The Best Gaming PC Builds for the Money

February 2019 Recommended Hardware Components to Strategically Maximize Performance, Reliability, and Longevity for Any Budget & Build a Killer Custom PC


From $300 to $5000: Gaming Computer Build Recommendations for USA, Canada, UK & Australia to Max Performance


* March Edit * The Feb builds below also apply for March. The next builds update will come early April as we've decided it's best to update the builds every quarter (as in, every 3 months) instead of monthly, as there's often little change month to month. PC hardware is a fairly fast moving industry, but not that fast.


Last Updated: Feb 13, 2019

Building your own 2019 gaming desktop computer in the USA, Canada, UK or Australia and need a little guidance choosing the absolute best, fastest, most reliable parts-list for your particular budget and performance aims?

Our continually-updated, meticulously-researched recommended gaming PC builds below are here to help and represent what we believe to be the current best bang for your buck based on our borderline-obsessive monthly monitoring of the ever-evolving hardware market from the perspective of a gamer looking for maximum value for money.

These monthly gaming PC build examples are here to be either used exactly as they are - as each particular build is individually well thought-out and fine-tuned to be the very best "safe bet" build examples possible based on countless hours of research - or as a base of reference for your ongoing hardware research should you be planning a more customized parts-list for your specific wants and needs.

This page is the main hub where we list and compare all of this month's best gaming PC builds side by side, but each build has its own accompanying in-depth guide that covers all the details you need to know on exactly WHY each carefully-considered component made the cut for a given price tier. All our custom gaming builds also have individual recommendations for the US, Canadian, UK and Australian market.

Unlike some other sites out there who may just haphazardly and quickly recommended you certain parts and be done with it, we don't cut corners here at BGC and put in whatever time is necessary (usually way too much) to think of every little detail and nuance that we can when designing any given build and to provide you with objective, unbiased, detailed guidance to help you make the right choice for your particular situation, and to perfect our below best gaming PC builds each month as much as we humanly can to ensure they stay as the best well-balanced, reliable, and high-quality build examples that they can be that make for excellent buys as a gamer.

We sincerely hope these gaming computer build recommendations and accompanying guides help you make more sense of the sometimes confusing PC gaming market, and good luck with building that perfect new machine that'll have you gaming in full graphical glory for years to come. Although consoles are great fun too, long live the master race; when done right, the PC really is the premier platform and the pinnacle of gaming with its vast sea of endless possibilities. Anything a console can do, a PC can do and do better.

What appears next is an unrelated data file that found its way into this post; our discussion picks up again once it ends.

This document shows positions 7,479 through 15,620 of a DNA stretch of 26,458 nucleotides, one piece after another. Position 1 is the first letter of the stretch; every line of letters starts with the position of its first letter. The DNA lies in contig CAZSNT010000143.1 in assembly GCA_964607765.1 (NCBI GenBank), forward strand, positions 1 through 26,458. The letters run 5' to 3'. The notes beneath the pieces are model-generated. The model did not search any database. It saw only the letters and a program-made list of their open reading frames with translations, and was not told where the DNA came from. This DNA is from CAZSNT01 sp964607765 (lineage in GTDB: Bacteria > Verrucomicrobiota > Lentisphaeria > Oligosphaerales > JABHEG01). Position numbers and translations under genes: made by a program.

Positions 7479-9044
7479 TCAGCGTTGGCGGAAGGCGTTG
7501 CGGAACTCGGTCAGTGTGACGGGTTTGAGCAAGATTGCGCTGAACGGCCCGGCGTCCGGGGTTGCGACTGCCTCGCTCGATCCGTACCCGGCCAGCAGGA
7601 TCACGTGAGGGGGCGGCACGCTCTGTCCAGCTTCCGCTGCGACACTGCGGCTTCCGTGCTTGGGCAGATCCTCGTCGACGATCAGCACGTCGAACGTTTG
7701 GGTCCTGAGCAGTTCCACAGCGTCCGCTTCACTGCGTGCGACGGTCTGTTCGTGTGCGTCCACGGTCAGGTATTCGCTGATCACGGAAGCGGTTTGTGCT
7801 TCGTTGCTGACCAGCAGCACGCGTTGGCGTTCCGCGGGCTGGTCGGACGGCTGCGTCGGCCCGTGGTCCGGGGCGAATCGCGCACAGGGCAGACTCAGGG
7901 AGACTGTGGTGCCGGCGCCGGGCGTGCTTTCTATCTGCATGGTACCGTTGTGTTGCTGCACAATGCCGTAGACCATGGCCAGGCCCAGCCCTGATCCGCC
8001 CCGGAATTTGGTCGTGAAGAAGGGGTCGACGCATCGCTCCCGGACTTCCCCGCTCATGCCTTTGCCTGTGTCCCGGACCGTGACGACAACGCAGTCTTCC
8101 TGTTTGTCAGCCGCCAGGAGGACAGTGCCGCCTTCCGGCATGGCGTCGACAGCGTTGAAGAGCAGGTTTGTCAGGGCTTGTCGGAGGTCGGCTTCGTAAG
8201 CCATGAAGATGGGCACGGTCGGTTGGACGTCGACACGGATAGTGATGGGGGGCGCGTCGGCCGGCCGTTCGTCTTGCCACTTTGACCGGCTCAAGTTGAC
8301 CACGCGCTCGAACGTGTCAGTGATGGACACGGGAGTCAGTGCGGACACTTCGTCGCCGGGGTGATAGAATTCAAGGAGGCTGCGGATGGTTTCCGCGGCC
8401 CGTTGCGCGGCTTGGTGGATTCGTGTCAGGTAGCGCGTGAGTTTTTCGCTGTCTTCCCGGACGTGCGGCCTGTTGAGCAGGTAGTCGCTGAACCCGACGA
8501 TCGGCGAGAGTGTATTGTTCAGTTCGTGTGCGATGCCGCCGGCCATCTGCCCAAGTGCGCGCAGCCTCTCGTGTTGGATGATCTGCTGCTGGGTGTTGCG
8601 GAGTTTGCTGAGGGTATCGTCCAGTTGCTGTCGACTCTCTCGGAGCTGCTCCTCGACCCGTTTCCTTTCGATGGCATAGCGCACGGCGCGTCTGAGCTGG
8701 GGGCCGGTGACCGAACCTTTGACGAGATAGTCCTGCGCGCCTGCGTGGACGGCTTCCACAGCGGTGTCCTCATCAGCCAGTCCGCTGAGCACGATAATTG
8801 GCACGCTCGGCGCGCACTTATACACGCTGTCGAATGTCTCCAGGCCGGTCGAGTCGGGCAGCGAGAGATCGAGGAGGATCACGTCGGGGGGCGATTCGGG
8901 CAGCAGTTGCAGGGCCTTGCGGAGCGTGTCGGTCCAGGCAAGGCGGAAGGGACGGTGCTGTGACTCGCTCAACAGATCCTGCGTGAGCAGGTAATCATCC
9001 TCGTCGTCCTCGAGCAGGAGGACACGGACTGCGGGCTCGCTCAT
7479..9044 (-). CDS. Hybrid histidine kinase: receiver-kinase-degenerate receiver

See Also: 

5 Compelling Reasons to Build Your Own PC

Your First Gaming PC Build: The Comprehensive 2019 Guide





The Best Gaming PC Builds: February 2019


Swipe to Scroll the Builds:


Optimal Gaming Performance, Component Quality & Build Balance for the Money

RESOLUTION
FULL REVIEW BUDGET GRAPHICS
CARD
CPU CPU COOLER MOTHERBOARD RAM HDD SSD PSU CASE



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ENTRY LEVEL < $300 Vega RX8 (integrated) Ryzen 3 2200G Stock Asus Prime B450M-A/CSM Ballistix Tactical 4GB DDR4 2666MHz WD 1TB Blue 7200RPM
- EVGA 450 BT Rosewill FBM 05
CHEAP < $400 Vega RX11 (integrated) Ryzen 5 2400G Stock MSI B450M Bazooka Patriot Signature 8GB DDR4 2666MHz As Above - As Above Thermaltake Versa H15 SPCC
BUDGET < $500 GTX 1050 Ti 4GB or RX 570 4GB Pentium G5400 or G5500 Stock Gigabyte B360M DS3H Patriot Signature 8GB DDR4 2400MHz As Above - As Above Cooler Master N200
MID RANGE < $600 GTX 1060 3GB or RX 580 4GB i3-8100 Stock As Above Corsair Vengeance LPX 8GB DDR4 2400MHz As Above - As Above Corsair Carbide 100R
60FPS ULTRA < $800 RX 580 8GB or GTX 1060 6GB Ryzen 5 2600 Stock Asus Prime B450-Plus HyperX Fury 8GB DDR4 2666MHz As Above Kingston A400 240GB EVGA 500 BQ Cooler Master MasterBox Pro 5

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GOOD 1440P < $1000 RTX 2060 6GB
i5-8400 Stock or 212 Evo Gigabyte B360 HD3 As Above As Above As Above EVGA 550 SuperNOVA G3 Phanteks Eclipse P400
GREAT 1440P < $1250 RTX 2060 6GB OC i5-9600K Cryorig H7 or 212 Evo Asus Prime Z390-A Vengeance 16GB DDR4 3000MHz As Above As Above EVGA 650 SuperNOVA G3 NZXT H500 or H500i
60FPS ULTRA < $1500 RTX 2070 8GB Ryzen 7 2700X Stock Asus Prime X470 Pro As Above Seagate 2TB 7200RPM Samsung 860 EVO 250GB As Above Phanteks Enthoo Pro




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GOOD 4K < $2000 RTX 2080 8GB
i7-9700K Corsair Hydro H100i v2 AIO Asus Rog Strix Z390-E As Above As Above As Above EVGA SuperNOVA 750 G3 Corsair 570X
60FPS ULTRA < $2500 RTX 2080 Ti 11GB As Above As Above As Above As Above As Above As Above EVGA G3 850 or Seasonic Focus 850 Corsair Graphite 780T
144FPS < $3000 RTX 2080 Ti OC or SLI 2080 i9-9900K NZXT Kraken X62 Asus Maximus XI Hero Z390 G.Skill Trident 4x8GB 3200MHz 4TB Samsung 970 EVO m.2 500GB Seasonic Prime SSR-1000TR Corsair 900D